Turkey to Recognize Genocide Within the Decade, Says Agos Editor

YEREVAN (Combined Sources)–Turkey will recognize the Armenian Genocide within the decade, according to an editor at Turkey’s only bilingual Armenian-Turkish daily newspaper, Agos.

“The world is changing,” Agos Armenian Editor Bagrat Estukyan told reporters in Yerevan Wednesday, noting Turkey’s aspirations to join the European Union.

He said Turkish recognition of the Genocide will come because “economic trends in both Turkey and Armenia demand reconciliation.” Turkey needs a “free economic market and it will try to come to a common ground with neighboring Armenia.”

But Turkey will not acknowledge the genocide without guarantees that Armenia has renounced territorial claims, he noted.

“It’s not an easy task for Turkey to confess to perpetrating the Genocide but it’s inevitable, since the Armenian Genocide is a historical fact,” he added. “All know what befell Armenia’s in the Ottoman Empire but Ankara is still engaged in self-delusion.”

Prominent academics and writers in Turkey this month issued a public apology for “the great catastrophe” suffered by Armenia’s at the hands of the Ottoman Empire during the first world war.

Breaking one of Turkish society’s biggest taboos, the apology comes in an open letter that invites Turks to sign an online petition supporting its sentimen’s.

“These people present their personal viewpoint of the problem and do not impose it on anyone,” Estukyan said, commenting on the petition,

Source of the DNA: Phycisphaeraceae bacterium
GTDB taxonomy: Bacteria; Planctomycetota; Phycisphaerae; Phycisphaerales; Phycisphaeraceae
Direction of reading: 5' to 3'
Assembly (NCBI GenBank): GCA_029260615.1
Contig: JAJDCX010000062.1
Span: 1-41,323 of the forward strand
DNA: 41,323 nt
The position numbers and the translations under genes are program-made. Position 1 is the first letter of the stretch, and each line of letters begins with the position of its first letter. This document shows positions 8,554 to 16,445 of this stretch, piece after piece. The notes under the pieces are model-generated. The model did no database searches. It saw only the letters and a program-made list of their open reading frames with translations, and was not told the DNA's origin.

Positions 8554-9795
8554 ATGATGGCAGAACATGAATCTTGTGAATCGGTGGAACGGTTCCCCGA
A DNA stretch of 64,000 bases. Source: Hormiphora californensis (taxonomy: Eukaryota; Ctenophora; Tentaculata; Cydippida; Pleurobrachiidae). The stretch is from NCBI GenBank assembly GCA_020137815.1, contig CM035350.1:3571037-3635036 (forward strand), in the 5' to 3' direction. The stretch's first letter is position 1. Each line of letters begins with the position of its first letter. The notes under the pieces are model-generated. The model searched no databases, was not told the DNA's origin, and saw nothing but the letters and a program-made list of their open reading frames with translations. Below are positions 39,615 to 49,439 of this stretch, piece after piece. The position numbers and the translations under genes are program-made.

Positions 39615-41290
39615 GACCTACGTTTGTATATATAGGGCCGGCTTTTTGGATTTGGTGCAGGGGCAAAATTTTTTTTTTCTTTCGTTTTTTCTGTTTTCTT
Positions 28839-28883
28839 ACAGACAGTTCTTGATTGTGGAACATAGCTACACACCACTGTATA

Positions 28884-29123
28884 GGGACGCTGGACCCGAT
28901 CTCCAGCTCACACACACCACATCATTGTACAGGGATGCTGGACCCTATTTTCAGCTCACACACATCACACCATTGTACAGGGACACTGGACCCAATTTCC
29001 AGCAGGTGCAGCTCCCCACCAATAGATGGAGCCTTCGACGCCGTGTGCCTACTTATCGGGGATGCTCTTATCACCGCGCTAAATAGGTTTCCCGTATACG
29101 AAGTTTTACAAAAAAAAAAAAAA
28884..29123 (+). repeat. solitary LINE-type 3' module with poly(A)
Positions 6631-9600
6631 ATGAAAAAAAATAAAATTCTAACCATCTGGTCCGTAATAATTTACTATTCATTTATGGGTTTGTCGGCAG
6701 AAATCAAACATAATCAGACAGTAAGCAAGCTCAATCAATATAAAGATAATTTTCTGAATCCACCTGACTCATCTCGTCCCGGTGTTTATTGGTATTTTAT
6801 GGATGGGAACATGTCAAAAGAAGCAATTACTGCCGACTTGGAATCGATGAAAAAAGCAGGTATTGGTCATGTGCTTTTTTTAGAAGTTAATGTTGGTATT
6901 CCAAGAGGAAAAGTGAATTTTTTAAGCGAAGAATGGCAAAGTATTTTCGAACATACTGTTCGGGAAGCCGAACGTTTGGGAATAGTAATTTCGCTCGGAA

But the contents of the letter exposed its authors– three scholars, Ahmet Insel, Baskin Oran and Cengiz Aktar, and a journalist, Ali Bayramoglu — to the wrath of the Turkish state, which has prosecuted writers, including the Nobel prize-winning novelist Orhan Pamuk, for discussing the Armenian Genocide.

The letter has triggered a furious response from ultranationalists, who have labeled it a "betrayal" and an "insult to the Turkish nation".

Meanwhile, the Agos editorial staff also feels the weight of those threats, Estukyan noted, adding that the threats began before its editor, Hrant Dink was assassinated.

“People understood that Dink was assassinated for being an Armenian,” he said, noting that Dink was the first person prosecuted under the article 301.

Unfortunately the legal procedure on Dink’s assassination is being deliberately protracted, he said.

“All we have now is the accused and his several accomplices,” Bagrat Estukyan told a news conference in Yerevan Wednesday.

The judge continues to “postpone the hearings for a long period obviously to leave things as they are,” he said. “Dink’s murder shocked Turkey.”


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